Oct 16, 2020 | Sports

Should You Photograph an Athlete from the Back?



Is it okay to take a photograph of athletes in action from the back?

That is a question I have received regarding sports photography.  I’ll admit I hadn’t given it much thought.  I’m generally shooting my own daughter in sports so there are times I will get a good photograph of her doing something facing away.  I don’t see it as much of a problem, after all, she is my daughter.  If I get a killer photo of her facing away from me, it will be hanging in a gallery next to plenty of other photos of her with her face visible.

Take this photo for example.  This image was captured from outside the center field fence at an effective 450mm focal length and a distance of about 175 feet.  I really like this photo, even though I can’t see her face, but why?

First off, I know it is her.  The number on her back indicates it is her along with the team colors telling me what year the photo was taken.  

It follows the rule of thirds pretty well.  The pitcher is in the right third with her action and eyeline directing the viewer to the left third where the rest of the subjects are.  She’s even literally pointing with her glove to the batter.

I see action in this photo as she is in the middle of delivering a pitch to the batter.  The shutter speed of 1/500 gives just a little blur to her hand, not enough to be distracting, but it indicates motion.  The viewer knows what she is doing.

I like the duality of the scene.  She is delivering a pitch down range with a batter waiting to make an attempt on the ball.  The offense and defense, the yin and yang of the scene.  In this scene there will be victory and defeat, we just don’t know who will get what.

I also like that there is an audience.  The umpire for sure is an audience member of this scene.  He is waiting to see how the pitch breaks or is hit.  The catcher is observant and waiting to catch the pitch, lest it go wild.

The scene is dirty and hot.  Obviously they are playing on dirt, but you can tell by the way the girls are dressed, in sleeveless shirts or with the sleeves rolled up, that it is hot.  The catcher is wearing dirt on her gear, indicative of having been in the trenches of the game for a bit.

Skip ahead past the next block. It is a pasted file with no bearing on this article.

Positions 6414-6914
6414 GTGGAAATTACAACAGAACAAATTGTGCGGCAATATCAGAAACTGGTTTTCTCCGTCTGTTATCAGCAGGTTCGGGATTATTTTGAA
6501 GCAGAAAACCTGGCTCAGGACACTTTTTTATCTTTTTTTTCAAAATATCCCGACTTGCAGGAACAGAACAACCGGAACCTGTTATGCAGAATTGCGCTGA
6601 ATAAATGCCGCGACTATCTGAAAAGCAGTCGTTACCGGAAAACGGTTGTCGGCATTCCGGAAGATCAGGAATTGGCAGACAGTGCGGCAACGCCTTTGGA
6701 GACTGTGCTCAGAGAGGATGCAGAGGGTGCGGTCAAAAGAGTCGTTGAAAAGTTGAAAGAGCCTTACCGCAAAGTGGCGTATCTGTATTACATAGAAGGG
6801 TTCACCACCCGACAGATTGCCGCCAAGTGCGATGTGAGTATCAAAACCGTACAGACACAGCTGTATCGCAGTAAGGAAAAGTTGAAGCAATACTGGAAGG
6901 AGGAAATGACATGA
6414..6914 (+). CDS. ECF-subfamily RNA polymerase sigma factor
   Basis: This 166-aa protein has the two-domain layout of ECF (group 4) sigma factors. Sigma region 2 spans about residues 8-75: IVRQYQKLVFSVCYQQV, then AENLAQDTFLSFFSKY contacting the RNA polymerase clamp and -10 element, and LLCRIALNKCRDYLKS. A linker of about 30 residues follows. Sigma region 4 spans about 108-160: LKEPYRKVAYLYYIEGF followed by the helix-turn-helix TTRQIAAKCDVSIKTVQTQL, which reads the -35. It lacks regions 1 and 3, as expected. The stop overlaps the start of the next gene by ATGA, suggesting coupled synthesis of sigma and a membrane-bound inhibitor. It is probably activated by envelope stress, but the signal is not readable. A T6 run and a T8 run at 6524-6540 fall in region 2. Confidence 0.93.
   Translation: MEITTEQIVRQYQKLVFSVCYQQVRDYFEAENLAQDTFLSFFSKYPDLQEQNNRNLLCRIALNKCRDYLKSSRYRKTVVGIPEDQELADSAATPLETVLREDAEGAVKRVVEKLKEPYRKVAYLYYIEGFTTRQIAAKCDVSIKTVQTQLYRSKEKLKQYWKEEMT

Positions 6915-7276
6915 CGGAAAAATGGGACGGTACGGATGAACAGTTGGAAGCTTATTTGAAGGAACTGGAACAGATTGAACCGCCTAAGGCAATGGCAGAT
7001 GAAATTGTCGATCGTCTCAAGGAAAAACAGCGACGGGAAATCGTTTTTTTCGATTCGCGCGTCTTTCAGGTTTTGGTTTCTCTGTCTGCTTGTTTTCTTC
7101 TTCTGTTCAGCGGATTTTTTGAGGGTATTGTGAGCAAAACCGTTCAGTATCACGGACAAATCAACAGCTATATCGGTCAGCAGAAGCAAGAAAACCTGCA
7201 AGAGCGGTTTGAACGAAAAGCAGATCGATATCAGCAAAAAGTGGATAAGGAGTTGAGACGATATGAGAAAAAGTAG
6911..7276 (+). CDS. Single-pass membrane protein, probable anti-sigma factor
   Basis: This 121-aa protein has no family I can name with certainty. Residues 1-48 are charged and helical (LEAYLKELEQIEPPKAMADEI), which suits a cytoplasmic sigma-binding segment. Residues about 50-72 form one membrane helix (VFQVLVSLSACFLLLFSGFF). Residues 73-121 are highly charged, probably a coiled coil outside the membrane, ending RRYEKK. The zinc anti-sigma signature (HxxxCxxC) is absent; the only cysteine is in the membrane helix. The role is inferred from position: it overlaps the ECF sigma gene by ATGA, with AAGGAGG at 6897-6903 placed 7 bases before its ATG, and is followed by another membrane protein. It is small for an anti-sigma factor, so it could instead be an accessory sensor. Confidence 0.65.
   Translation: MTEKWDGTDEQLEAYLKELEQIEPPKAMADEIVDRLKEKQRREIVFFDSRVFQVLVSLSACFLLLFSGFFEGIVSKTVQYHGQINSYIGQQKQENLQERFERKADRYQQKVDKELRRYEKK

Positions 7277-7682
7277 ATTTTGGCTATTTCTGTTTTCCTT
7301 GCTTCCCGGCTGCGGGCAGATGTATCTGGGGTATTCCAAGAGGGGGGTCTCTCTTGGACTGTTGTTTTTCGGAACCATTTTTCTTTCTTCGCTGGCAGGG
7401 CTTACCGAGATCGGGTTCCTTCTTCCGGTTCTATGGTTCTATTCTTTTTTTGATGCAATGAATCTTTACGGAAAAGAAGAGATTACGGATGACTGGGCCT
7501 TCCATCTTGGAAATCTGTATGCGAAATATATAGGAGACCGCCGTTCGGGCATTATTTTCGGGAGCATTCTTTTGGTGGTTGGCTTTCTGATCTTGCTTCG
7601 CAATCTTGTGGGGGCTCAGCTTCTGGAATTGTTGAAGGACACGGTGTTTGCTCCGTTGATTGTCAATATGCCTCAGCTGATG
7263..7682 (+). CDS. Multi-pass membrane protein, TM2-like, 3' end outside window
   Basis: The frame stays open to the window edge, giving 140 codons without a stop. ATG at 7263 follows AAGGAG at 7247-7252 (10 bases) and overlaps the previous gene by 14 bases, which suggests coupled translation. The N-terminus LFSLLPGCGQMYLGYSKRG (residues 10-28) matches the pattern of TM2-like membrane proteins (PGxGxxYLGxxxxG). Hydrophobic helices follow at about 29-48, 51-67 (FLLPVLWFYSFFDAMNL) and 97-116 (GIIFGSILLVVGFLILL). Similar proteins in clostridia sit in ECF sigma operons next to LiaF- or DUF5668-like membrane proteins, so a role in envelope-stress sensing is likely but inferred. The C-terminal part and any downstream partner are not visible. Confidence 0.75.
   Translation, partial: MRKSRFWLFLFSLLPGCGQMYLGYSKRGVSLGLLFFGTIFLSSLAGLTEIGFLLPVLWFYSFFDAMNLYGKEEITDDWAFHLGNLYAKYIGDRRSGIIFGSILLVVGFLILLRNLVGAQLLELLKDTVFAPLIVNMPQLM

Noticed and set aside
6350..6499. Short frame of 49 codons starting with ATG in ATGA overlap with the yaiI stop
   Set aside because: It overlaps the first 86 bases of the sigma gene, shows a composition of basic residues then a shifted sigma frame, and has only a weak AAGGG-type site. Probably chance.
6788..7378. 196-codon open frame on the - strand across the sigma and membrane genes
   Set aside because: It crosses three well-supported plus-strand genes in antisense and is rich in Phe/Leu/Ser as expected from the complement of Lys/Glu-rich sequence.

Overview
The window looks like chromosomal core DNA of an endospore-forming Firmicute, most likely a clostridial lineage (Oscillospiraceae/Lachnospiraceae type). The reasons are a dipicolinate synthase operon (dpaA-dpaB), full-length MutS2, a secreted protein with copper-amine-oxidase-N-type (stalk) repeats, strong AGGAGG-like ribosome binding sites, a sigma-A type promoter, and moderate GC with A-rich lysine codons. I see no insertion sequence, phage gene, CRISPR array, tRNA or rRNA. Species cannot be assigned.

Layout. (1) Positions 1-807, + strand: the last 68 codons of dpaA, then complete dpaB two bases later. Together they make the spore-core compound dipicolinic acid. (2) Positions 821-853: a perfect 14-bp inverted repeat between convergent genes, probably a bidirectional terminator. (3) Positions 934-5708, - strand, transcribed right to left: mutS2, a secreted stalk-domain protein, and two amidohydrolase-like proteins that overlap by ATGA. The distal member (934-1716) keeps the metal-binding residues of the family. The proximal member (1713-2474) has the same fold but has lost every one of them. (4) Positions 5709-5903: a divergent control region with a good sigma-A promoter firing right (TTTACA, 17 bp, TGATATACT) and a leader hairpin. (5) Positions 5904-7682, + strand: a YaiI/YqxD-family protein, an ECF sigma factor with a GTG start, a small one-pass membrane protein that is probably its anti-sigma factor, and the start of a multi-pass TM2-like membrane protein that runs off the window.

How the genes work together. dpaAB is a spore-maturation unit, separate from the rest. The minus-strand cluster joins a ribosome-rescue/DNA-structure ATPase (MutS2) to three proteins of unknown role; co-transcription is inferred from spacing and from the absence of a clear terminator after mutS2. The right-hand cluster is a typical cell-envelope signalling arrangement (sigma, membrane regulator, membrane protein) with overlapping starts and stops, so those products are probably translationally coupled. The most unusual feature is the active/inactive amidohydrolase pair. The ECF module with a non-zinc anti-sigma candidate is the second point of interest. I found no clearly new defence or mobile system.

To me there is just so much going on with this photo.  The struggle between two opposing sides, the lone batter against the catcher and pitcher.  An impartial observer on the field as well as onlookers in the stands.  The focus, however, is squarely on #75 as she is literally the only one in focus.  She is the subject.

One other thing to notice on this one is the height difference between the pitcher (or any of the girls) and the umpire.  To attempt this image from the reverse angle, which would be considered more proper, was difficult.  To cut the angle over the umpire and still pick up the girls playing was not possible.  You might be able to stage it, but this was live action.  If they were taller, say in a 16 or 18 year old bracket, an image over the umpire would probably work great.

So in this case, I think it was perfectly acceptable to capture the image from behind the play.  Even though it breaks the “rule” of having the athlete’s face in the image, I think it does so many other things well, that it works.  In case anyone was interested, yes, this photograph hangs on my wall.  I’m a proud daddy.

Rules in photography are meant to be broken at times.  

Until next time, go take some photos.



Ralph is an avid photographer in his spare time. He spends a lot of his photography time shooting sports photos of his daughter, who plays softball and swims. He also has a keen interest in mobile photography.


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